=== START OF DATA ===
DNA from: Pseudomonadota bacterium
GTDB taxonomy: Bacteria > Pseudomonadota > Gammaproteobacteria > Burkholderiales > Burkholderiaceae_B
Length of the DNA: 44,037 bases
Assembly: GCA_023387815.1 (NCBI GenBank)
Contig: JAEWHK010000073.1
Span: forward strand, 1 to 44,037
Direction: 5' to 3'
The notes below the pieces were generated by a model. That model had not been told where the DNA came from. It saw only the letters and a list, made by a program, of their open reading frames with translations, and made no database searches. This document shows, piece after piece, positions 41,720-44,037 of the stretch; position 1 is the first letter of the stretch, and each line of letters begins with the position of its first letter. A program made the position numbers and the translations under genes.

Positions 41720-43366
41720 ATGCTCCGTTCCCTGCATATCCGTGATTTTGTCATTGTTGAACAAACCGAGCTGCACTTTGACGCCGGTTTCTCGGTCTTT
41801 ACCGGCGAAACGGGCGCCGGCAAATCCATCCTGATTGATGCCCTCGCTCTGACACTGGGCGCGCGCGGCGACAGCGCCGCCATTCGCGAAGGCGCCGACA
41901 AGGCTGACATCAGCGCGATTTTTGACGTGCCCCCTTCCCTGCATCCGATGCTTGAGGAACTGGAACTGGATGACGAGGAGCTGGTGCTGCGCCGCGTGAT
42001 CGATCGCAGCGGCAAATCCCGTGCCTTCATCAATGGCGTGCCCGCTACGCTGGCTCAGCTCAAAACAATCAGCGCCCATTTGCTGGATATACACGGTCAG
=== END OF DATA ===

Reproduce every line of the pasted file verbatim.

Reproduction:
DNA from: Pseudomonadota bacterium
GTDB taxonomy: Bacteria > Pseudomonadota > Gammaproteobacteria > Burkholderiales > Burkholderiaceae_B
Length of the DNA: 44,037 bases
Assembly: GCA_023387815.1 (NCBI GenBank)
Contig: JAEWHK010000073.1
Span: forward strand, 1 to 44,037
Direction: 5' to 3'
The notes below the pieces were generated by a model. That model had not been told where the DNA came from. It saw only the letters and a list, made by a program, of their open reading frames with translations, and made no database searches. This document shows, piece after piece, positions 41,720-44,037 of the stretch; position 1 is the first letter of the stretch, and each line of letters begins with the position of its first letter. A program made the position numbers and the translations under genes.

Positions 41720-43366
41720 ATGCTCCGTTCCCTGCATATCCGTGATTTTGTCATTGTTGAACAAACCGAGCTGCACTTTGACGCCGGTTTCTCGGTCTTT
41801 ACCGGCGAAACGGGCGCCGGCAAATCCATCCTGATTGATGCCCTCGCTCTGACACTGGGCGCGCGCGGCGACAGCGCCGCCATTCGCGAAGGCGCCGACA
41901 AGGCTGACATCAGCGCGATTTTTGACGTGCCCCCTTCCCTGCATCCGATGCTTGAGGAACTGGAACTGGATGACGAGGAGCTGGTGCTGCGCCGCGTGAT
42001 CGATCGCAGCGGCAAATCCCGTGCCTTCATCAATGGCGTGCCCGCTACGCTGGCTCAGCTCAAAACAATCAGCGCCCATTTGCTGGATATACACGGTCAG